Lung cancer is the leading causeof cancer-related death among men and women in the U.S. and worldwide. For manydecades, lung cancer was the sole cancer among the deadly four without anevidence-based screening method for decreasing mortality. This changed inNovember 2011, when findings from the National Lung Cancer Screening Trialshowed low-dose lung CT screening was more efficacious in reducing deaths inhigh-risk individuals than conventional radiography. As such, anever-increasing number of health organizations now recommend this screeningprotocol.
Lung Cancer Screening by Mark Parker and esteemed VCU Health colleagues, fulfillsthe dire need for a comprehensive guide explaining the crucial aspects of lungcancer screenings. The first two chapters lay a foundation with discussion oflung cancer epidemiology and risk factors beyond cigarette smoking. Subsequentchapters cover the fundamentals, with clinical pearls on setting up asuccessful lung cancer screening program, patient eligibility criteria, imagingvariances of tumors in the lungs, screening pros and cons, andinterpreting/reporting screening results.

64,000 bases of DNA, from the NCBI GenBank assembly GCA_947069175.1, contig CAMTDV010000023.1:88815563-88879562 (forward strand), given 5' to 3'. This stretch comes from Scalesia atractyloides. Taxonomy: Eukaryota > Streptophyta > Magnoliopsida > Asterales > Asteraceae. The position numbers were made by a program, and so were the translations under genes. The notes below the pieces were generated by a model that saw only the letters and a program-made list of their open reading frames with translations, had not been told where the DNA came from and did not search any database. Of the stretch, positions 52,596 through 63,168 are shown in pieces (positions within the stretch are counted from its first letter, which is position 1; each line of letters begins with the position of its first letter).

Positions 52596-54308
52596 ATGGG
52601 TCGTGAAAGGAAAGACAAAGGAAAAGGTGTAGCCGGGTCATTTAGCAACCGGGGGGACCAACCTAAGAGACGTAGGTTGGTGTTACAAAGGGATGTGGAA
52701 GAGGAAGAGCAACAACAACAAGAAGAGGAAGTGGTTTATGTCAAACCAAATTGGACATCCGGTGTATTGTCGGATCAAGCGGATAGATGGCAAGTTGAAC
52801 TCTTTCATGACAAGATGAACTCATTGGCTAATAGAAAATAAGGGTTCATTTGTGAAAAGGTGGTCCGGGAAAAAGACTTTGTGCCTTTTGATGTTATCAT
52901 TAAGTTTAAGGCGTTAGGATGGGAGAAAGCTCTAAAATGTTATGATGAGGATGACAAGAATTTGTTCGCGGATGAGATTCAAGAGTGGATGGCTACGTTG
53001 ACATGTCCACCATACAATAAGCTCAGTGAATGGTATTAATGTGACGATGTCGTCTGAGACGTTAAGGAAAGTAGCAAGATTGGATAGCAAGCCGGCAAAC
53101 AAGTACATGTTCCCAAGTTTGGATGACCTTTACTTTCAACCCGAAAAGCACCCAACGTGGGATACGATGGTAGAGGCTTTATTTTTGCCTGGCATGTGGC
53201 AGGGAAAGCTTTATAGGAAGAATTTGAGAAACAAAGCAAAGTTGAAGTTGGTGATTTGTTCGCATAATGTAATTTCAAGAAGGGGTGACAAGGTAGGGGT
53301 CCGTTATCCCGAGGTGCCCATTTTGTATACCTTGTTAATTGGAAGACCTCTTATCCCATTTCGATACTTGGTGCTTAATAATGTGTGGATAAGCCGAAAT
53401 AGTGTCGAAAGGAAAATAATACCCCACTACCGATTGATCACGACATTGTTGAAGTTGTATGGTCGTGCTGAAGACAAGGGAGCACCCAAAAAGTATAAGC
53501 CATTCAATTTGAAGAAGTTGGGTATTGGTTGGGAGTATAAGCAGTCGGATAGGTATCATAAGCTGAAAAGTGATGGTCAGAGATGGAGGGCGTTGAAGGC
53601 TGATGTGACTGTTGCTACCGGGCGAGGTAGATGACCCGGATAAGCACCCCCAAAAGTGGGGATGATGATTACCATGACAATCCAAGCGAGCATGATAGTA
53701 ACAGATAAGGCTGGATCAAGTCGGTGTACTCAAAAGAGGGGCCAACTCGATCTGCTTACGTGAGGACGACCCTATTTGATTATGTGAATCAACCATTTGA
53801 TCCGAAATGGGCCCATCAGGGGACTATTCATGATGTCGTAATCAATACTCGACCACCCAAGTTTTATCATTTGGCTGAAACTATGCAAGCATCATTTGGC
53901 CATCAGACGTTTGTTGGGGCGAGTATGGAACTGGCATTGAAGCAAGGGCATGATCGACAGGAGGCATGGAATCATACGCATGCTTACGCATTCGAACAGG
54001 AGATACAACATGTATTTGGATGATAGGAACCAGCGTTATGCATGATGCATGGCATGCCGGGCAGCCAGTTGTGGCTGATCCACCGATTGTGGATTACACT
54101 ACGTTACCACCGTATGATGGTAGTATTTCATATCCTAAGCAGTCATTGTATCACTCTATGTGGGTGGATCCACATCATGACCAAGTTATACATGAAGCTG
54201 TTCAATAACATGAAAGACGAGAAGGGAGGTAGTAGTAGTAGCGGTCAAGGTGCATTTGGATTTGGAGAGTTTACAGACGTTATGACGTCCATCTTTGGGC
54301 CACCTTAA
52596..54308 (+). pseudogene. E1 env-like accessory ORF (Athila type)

The evolutionand future of lung cancer screenings
Detection andmanagement of unexpected incidental pulmonary and non-pulmonary findings
Discussion oftest cases utilizing the Lung-RADSTM risk-stratifying system for low-dose chestCT screenings
Benefits andpotential harms associated with mass lung cancer screening programs includingfalse positive, false negative, and over-diagnosis rates
This state-of-the-art guide is essential reading forradiologists, oncologists, pulmonologists, and internists. It is a must-havebookshelf reference for hospital radiology and oncology departments, inparticular for those setting up new lung cancer screening programs.
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